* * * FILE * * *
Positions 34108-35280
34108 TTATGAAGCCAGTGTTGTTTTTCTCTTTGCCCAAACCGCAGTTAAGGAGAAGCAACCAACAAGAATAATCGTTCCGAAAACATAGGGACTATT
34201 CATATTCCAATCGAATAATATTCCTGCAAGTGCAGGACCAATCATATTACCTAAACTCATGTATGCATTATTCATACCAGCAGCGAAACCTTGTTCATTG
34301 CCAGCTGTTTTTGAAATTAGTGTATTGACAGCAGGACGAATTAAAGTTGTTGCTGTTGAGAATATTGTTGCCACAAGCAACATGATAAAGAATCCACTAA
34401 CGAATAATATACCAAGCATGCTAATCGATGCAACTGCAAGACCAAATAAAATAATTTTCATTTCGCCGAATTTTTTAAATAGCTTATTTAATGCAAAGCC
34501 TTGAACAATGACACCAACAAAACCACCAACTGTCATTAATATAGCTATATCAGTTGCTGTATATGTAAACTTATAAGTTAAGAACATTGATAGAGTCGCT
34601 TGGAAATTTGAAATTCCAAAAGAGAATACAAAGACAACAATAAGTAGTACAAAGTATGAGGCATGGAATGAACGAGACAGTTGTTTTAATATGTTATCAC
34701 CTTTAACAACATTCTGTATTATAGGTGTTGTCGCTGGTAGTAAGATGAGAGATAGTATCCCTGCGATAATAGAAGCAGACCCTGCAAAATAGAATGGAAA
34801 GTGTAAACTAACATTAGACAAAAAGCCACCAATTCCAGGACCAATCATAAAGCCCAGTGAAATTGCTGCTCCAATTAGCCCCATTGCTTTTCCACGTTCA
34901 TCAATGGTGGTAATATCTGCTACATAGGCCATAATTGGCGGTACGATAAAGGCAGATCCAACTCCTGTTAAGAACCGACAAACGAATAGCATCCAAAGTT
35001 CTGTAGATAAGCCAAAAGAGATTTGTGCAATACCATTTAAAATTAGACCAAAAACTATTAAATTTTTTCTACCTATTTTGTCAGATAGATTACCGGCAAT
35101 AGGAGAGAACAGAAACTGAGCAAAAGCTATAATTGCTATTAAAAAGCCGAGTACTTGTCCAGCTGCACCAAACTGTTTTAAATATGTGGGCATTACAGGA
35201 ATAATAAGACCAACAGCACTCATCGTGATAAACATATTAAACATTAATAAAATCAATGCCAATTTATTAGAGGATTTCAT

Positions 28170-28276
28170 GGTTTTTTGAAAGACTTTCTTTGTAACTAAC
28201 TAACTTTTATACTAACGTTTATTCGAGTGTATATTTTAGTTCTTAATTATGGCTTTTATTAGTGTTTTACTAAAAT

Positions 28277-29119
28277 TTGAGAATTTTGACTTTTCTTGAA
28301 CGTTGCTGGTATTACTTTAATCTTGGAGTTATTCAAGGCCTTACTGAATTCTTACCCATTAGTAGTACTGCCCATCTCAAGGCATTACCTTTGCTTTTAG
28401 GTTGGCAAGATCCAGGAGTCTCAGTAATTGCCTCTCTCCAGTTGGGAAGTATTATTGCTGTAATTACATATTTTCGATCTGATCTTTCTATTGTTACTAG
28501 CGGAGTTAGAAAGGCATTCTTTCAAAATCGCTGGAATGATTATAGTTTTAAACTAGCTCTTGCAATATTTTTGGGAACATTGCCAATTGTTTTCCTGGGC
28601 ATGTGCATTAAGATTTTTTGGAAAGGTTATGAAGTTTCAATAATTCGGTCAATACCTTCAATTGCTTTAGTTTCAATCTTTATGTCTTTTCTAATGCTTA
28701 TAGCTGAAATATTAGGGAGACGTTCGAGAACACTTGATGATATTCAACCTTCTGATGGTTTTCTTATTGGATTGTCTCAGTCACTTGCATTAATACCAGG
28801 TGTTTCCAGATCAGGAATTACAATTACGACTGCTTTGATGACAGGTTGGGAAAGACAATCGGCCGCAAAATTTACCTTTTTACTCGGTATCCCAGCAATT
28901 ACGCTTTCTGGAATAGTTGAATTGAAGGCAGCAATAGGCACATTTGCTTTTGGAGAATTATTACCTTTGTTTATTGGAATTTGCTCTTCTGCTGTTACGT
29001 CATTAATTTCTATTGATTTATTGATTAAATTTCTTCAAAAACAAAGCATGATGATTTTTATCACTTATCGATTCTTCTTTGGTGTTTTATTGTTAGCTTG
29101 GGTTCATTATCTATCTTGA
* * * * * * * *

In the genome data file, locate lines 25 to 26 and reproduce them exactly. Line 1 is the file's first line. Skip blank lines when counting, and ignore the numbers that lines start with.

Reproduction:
28901 ACGCTTTCTGGAATAGTTGAATTGAAGGCAGCAATAGGCACATTTGCTTTTGGAGAATTATTACCTTTGTTTATTGGAATTTGCTCTTCTGCTGTTACGT
29001 CATTAATTTCTATTGATTTATTGATTAAATTTCTTCAAAAACAAAGCATGATGATTTTTATCACTTATCGATTCTTCTTTGGTGTTTTATTGTTAGCTTG